But can they game the employed at graduation and how?

Ok thanks!


Not sure if serious. Have you been paying attention at all?

Lord Randolph McDuff
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Re: Employed at Graduation: Easy to Game?

Postby Lord Randolph McDuff » Tue Mar 13, 2012 9:27 am

sunynp wrote:
Lord Randolph McDuff wrote:I think while the final score of the USNWR can be ridic, the input data can be really helpful/interesting. After all my trolling, I've concluded that employed at graduation is the most meaningful factor to look at. If you get a job while in law school, its easier to credit the law school itself more so than if you get a job 8 months later. So my question is-- is employed at grad as easy to game/lie about/manipulate as employed at nine months?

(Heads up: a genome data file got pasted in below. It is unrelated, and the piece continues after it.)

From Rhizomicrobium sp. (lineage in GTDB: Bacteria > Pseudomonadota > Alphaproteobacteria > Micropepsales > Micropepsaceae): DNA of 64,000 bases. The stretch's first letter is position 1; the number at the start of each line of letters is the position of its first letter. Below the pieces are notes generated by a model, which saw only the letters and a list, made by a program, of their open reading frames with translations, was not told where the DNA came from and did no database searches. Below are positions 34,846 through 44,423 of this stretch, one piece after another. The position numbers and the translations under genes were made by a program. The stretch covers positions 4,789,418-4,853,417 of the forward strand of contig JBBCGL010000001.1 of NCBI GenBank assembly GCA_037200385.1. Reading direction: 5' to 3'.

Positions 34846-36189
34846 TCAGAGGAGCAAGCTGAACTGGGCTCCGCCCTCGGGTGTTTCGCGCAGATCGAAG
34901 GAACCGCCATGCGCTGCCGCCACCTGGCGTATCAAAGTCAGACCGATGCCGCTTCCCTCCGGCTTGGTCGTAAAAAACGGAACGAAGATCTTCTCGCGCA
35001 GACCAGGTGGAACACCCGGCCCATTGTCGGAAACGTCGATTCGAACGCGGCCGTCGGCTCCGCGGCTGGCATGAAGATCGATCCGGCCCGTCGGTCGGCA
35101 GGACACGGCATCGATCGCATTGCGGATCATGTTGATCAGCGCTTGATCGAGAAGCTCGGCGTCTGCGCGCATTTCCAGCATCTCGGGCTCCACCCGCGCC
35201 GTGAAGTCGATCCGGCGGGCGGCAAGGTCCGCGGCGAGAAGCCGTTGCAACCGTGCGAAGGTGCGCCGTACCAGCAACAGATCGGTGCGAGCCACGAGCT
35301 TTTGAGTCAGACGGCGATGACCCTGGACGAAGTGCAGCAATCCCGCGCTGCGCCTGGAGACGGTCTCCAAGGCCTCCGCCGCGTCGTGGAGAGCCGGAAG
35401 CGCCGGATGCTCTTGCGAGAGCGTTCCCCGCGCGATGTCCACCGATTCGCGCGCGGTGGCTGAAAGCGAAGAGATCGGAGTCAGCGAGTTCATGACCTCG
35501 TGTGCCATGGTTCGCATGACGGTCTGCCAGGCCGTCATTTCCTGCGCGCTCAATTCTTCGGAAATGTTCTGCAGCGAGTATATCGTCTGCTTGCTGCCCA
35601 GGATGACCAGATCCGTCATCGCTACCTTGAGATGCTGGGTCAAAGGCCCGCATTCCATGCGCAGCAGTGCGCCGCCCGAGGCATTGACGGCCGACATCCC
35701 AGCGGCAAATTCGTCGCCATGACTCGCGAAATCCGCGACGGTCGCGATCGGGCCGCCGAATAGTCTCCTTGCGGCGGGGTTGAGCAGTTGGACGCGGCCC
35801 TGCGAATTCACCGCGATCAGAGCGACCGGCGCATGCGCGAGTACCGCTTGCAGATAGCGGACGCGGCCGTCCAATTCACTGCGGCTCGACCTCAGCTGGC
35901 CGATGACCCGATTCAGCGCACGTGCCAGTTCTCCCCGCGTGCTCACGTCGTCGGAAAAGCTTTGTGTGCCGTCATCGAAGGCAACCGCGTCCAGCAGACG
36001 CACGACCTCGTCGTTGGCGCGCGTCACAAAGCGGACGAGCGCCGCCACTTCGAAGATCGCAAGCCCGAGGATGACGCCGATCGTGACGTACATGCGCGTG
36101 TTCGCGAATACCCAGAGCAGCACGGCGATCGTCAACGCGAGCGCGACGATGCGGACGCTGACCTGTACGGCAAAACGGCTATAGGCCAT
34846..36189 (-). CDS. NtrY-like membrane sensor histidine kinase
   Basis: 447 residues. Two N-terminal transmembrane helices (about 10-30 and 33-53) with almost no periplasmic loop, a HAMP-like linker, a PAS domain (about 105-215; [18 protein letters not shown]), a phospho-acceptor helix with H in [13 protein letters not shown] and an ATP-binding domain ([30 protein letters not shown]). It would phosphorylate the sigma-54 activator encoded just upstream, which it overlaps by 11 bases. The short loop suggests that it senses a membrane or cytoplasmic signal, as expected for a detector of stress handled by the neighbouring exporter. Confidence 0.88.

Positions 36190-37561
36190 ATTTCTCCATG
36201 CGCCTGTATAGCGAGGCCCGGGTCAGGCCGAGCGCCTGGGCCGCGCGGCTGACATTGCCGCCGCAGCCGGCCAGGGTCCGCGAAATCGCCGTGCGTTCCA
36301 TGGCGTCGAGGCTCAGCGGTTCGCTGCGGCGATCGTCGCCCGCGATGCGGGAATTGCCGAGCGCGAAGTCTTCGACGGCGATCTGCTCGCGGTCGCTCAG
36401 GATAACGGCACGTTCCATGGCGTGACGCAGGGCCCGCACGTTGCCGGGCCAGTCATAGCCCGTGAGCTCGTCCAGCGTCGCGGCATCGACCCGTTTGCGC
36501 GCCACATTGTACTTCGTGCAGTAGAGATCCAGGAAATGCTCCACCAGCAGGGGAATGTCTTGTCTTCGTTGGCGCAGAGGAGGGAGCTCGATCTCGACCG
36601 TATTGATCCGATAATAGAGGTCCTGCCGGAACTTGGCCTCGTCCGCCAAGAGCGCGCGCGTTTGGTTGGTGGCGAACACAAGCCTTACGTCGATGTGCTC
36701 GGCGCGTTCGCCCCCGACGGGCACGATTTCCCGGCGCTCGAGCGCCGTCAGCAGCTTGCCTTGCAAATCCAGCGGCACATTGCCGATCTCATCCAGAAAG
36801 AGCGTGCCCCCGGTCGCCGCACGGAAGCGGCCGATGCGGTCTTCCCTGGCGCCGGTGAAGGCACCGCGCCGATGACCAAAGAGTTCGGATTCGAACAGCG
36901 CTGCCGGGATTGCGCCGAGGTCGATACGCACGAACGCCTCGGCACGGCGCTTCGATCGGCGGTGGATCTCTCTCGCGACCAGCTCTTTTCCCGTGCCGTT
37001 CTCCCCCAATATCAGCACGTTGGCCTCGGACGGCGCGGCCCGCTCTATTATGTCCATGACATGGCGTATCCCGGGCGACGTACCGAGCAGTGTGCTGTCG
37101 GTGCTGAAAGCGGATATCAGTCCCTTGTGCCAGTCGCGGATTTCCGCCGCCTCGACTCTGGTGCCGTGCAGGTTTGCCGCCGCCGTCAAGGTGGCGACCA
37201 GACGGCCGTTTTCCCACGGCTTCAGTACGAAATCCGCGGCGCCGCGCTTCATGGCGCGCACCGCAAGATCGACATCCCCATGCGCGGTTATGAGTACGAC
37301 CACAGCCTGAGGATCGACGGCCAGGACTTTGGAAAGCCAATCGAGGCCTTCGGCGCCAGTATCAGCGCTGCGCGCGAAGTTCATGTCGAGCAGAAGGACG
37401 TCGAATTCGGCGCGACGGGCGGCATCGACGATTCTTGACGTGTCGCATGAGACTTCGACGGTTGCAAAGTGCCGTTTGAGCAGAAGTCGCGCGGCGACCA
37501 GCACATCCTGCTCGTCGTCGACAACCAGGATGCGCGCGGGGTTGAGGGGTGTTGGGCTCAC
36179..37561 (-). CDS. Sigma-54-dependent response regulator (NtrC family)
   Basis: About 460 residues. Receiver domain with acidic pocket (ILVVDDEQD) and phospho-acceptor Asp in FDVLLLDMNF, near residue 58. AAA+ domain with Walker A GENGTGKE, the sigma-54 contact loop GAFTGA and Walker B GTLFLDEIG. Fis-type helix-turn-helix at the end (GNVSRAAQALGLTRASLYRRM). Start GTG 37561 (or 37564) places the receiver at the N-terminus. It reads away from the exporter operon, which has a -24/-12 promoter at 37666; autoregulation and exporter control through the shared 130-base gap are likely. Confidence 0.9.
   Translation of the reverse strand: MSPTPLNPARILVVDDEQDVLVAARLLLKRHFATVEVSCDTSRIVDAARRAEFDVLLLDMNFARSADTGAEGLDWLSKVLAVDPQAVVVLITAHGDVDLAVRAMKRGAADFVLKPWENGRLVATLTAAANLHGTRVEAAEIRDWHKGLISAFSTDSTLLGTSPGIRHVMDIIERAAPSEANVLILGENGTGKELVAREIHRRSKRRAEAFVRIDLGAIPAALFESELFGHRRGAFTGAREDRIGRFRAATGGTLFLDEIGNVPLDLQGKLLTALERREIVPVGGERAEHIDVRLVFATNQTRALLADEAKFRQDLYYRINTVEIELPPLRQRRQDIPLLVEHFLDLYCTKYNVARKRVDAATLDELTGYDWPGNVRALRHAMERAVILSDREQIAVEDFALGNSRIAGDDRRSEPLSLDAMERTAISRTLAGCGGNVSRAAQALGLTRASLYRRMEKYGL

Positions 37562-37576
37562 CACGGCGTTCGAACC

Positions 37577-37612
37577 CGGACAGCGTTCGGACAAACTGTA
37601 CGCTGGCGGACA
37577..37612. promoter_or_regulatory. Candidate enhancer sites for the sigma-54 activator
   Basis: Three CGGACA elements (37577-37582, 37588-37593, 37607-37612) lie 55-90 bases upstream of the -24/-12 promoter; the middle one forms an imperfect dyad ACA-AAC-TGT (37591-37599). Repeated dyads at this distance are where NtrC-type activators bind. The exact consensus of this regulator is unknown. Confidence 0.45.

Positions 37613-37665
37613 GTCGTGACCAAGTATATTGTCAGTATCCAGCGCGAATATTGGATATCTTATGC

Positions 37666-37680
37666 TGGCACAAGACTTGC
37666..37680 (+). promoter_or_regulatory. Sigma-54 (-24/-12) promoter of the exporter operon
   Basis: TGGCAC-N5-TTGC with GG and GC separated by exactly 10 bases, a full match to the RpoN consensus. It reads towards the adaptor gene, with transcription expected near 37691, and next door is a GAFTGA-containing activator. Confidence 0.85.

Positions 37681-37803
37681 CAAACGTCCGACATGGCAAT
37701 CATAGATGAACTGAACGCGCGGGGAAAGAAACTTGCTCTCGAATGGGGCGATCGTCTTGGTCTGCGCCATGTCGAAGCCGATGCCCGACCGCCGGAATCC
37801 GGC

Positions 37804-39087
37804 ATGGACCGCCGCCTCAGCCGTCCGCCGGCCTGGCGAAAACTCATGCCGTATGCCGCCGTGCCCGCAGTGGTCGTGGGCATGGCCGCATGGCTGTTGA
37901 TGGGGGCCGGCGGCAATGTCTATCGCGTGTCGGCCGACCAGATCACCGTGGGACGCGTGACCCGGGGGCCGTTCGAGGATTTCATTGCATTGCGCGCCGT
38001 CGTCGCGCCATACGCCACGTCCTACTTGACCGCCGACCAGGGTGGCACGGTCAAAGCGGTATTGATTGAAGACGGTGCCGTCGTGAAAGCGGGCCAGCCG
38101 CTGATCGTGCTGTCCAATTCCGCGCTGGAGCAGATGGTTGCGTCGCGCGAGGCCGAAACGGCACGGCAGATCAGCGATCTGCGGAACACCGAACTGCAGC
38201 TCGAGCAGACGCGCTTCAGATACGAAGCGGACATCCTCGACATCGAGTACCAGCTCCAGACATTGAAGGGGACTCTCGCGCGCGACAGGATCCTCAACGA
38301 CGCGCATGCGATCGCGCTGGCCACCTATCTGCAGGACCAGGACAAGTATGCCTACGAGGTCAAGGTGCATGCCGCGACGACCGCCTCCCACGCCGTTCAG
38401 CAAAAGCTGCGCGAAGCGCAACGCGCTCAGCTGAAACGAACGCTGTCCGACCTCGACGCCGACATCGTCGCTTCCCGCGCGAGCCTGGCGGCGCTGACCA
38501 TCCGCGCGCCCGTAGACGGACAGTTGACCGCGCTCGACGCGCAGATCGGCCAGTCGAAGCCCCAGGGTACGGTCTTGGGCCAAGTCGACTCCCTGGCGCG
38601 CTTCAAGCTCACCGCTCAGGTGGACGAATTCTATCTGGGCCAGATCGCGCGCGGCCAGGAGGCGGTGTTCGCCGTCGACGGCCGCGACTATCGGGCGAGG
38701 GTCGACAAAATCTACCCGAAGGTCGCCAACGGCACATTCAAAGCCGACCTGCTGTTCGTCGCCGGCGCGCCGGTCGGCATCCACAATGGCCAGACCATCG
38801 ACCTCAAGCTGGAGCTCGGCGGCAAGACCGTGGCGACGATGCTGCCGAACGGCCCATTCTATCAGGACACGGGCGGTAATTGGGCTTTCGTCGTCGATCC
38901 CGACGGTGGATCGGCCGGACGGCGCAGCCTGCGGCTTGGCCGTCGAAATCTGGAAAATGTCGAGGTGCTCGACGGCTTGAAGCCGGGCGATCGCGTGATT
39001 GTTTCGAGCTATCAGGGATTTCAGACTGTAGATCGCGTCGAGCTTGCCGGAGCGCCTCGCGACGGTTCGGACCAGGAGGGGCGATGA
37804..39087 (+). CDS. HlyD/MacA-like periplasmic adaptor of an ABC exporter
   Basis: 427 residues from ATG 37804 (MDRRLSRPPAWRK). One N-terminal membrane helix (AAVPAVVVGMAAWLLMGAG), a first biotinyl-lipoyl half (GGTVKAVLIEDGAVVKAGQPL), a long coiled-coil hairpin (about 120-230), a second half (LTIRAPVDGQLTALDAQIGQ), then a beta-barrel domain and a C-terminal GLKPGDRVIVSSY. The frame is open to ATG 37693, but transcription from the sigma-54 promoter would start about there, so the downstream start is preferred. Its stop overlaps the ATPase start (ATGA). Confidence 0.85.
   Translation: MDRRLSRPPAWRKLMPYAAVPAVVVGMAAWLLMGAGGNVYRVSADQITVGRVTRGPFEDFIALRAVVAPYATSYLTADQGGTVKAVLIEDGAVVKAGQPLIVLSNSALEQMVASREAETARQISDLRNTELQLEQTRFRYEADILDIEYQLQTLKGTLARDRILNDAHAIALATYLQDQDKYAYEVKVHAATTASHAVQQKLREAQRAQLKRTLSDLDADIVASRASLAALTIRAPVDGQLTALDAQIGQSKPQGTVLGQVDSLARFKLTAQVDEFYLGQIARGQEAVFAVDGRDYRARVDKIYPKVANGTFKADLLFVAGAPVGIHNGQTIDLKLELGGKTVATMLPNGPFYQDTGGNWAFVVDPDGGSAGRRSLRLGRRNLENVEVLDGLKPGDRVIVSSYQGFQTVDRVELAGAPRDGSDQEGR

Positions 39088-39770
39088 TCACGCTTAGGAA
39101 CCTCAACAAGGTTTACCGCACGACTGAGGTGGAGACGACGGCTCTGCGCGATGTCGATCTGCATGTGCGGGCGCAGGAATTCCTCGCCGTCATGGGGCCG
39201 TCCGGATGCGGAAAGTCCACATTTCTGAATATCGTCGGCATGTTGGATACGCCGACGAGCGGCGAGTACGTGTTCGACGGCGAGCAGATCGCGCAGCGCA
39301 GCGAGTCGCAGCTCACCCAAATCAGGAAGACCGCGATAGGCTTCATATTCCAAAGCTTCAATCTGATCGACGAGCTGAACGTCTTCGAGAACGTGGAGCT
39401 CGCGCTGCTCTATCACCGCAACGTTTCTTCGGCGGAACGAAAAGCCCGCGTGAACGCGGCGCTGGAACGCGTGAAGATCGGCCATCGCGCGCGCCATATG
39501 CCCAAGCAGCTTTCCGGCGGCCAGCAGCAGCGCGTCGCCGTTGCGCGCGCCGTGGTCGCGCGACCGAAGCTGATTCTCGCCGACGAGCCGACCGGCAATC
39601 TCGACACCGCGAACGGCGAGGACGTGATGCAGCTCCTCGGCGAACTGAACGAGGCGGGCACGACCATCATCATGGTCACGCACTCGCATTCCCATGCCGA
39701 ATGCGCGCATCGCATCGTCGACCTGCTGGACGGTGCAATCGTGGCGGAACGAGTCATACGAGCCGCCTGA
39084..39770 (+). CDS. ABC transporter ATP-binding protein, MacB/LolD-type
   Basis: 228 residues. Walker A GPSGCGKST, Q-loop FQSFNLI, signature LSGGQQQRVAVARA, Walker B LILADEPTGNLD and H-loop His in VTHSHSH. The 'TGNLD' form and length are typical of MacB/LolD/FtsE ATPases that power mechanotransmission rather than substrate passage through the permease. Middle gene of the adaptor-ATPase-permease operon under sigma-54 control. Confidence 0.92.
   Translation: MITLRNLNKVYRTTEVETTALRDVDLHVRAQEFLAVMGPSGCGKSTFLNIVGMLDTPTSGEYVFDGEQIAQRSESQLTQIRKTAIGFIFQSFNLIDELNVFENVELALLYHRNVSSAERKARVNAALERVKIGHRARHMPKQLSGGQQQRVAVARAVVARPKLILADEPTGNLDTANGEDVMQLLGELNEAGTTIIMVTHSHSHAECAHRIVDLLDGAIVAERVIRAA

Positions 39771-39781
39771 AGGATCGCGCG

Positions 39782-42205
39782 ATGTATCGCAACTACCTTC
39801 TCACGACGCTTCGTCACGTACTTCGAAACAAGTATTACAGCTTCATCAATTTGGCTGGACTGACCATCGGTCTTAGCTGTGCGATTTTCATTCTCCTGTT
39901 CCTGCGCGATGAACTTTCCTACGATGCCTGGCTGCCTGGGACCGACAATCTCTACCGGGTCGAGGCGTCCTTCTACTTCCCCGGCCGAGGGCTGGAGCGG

I would think it would be tough.... if half the students were employed at grad and the school reported 87% cough cough ASU then I would imagine that would get out.

I was going to call UW and ASU out for their 99% employed at nine months stat or whatever it was, but then I saw that they were both like 85% employed at graduation. Are they gaming this? Can you count a barrista job as employed at graduation? Any 3Ls or recent grads can help me out with how the reporting works....?

At first look when I saw the rankings this morning, my reaction was: ha some schools are blatantly lying and some are being punished for playing it strait. I saw that many schools-- Wustl, Hastings, Wake, CU, others are reporting closer to 80% employed nine months out. This is a horrible statistic considering this category isn't limited to the legal field, but 80% feels about accurate for this environment. Even yale reported 91%.... But then you have a school like Tulsa, who has moved up from T4 to T2 in two years, who report over 90% employed at nine months.... Anyway that was my first impression, and I figured ASU and UW were just part of team liars (really starting to ramble now, bear down to the finish).

But can they game the employed at graduation and how?

Ok thanks!